- A friend was left three years ago with a financial mess of unpaid debt after her husband died of cancer. Despite running her own successful business, she spent nearly a year convinced that she would lose her house. After repeated conversations with her bank, untold amounts of paper work, she refinanced, got her business back up and running and just lately started dating.

- Another friend was left to run her husband's online business after he died from a lingering cancer. He’d never gotten around to facing his approaching death or bringing her up to speed on how to manage. It took awhile but now she has things under control and she looks 10 years younger.

Early on I really hated it when friends would tell me that it was just going to take time for my broken heart to heal. That didn’t help with the here-and-now pain I was enduring or the obsessive monkey-brain whirling that was constant white noise at the back of my mind. Why had this happened? Why did I have to suffer like this? How could I have been such a fool to not see this coming?

Abandonment is a tough one. I recommend reading up on it. I found Susan Anderson’s book, “The Journey from Abandonment to Healing.” For awhile I took an anti-depressant to soften the worst of the grief. I read books on inventing the rest of your life. I read daily quotes from "Each Day a New Beginning" by Karen Casey. I began reporting and writing about women, money and retirement planning because I found out that many of us do a lousy job of it. I hosted 60 & Single workshops.

I got up every morning and went to work as a life-saving routine that kept my mind in the moment rather than obsessively reliving what had happened. I got a good divorce attorney who walked me through dividing an estate and getting on with things.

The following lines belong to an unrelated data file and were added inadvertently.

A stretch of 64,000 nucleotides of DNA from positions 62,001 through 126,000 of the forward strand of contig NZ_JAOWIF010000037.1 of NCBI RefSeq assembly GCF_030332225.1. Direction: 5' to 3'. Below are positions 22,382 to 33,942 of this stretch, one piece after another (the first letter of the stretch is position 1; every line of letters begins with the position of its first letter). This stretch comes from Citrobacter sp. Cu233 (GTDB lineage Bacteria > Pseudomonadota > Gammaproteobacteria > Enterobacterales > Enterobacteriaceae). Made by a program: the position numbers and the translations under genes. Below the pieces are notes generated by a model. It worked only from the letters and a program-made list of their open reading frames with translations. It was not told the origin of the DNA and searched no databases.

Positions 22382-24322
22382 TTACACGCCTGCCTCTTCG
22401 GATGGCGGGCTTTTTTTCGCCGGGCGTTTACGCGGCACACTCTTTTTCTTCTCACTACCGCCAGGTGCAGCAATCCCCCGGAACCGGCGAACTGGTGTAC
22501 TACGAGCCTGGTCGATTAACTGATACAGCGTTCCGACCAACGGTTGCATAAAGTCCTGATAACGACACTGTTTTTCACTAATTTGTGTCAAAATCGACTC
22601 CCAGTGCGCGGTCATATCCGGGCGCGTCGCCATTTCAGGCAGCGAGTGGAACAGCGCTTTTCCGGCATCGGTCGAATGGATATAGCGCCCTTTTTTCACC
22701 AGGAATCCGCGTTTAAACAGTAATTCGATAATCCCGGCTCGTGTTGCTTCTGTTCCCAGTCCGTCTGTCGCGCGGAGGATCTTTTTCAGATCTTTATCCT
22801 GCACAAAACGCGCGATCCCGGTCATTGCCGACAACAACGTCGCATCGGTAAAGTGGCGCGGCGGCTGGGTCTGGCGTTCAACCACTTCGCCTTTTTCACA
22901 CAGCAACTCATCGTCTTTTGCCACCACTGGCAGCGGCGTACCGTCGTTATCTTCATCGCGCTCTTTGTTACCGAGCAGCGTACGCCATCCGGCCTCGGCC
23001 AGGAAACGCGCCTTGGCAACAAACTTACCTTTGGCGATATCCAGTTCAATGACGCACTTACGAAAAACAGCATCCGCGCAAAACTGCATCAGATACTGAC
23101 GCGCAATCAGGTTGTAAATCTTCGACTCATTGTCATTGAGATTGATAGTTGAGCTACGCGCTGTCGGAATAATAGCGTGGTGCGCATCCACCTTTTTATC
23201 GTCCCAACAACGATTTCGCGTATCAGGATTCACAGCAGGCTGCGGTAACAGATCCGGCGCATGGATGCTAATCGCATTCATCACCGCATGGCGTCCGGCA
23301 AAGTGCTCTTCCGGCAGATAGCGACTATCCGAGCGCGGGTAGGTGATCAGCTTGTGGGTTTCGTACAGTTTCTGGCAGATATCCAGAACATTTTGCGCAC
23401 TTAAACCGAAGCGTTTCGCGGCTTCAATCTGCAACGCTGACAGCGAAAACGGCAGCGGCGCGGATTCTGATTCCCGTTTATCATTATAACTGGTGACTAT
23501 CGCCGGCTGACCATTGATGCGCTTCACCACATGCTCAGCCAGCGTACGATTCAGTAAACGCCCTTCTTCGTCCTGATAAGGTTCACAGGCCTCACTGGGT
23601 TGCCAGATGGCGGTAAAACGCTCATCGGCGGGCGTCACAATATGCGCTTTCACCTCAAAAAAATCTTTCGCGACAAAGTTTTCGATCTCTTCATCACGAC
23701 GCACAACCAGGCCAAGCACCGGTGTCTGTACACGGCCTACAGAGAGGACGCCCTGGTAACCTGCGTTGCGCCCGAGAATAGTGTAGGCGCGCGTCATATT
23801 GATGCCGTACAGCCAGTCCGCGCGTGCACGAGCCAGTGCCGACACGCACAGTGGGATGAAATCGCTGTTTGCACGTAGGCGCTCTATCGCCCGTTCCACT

The Yin and Yang of Year Two

That was only the first year. Everything keeps changing. Life after 60 is a yin and yang thing with something new around every corner, good and bad. More friends have died. There were set-backs with the economy, with my 401(k) investments. Some friendships have faded as friends retired and moved or became more centered on their kids and grandkids.

After a couple of years, I started up a new relationship with a delightful man who shares my love of the outdoors…skiing, rafting, and fishing. Friends who knew both of us were the matchmakers.
My mother (then 95) fell and broke her hip, made it through the surgery and into convalescent care and then into assisted living. All that while dealing with my bi-polar sister who wanted to be my mother’s guardian. After two years of wrangling and massive legal fees (mostly paid for by my mother’s estate) that issue seems to have resolved.

My mother now is settled and relatively happy in assisted living playing bingo, lunching with friends and watching TV football. At about the same time, my older son, who also is bi-polar, suffered through his worst-ever manic episode that contributed to the end of his marriage. My only grandchild experienced the trauma first-hand. But again after two years of struggle that situation also seems to have settled into a new normal.

It was about that time that I decided to quit my full-time job at the newspaper and launch a new career in semi-retirement as a freelance journalist. And after two years of getting to know each other, my boyfriend and I married in front of friends and family at my house in the woods.

In May (2012), we flew to Peru and hiked the Inca Trail. I came back to run for public office, but lost the race -- an enriching (if not demanding) experience.

In the 'depth of winter'

The first year that I was alone, a good friend shared a quote with me from the 20th Century French writer and philosopher Albert Camus. His was among the first to find a home on my refrigerator door - “In the depth of winter I finally learned that there was in me an invincible summer.”

I meet women every day who are finding their own invincible summer as I did. - Julia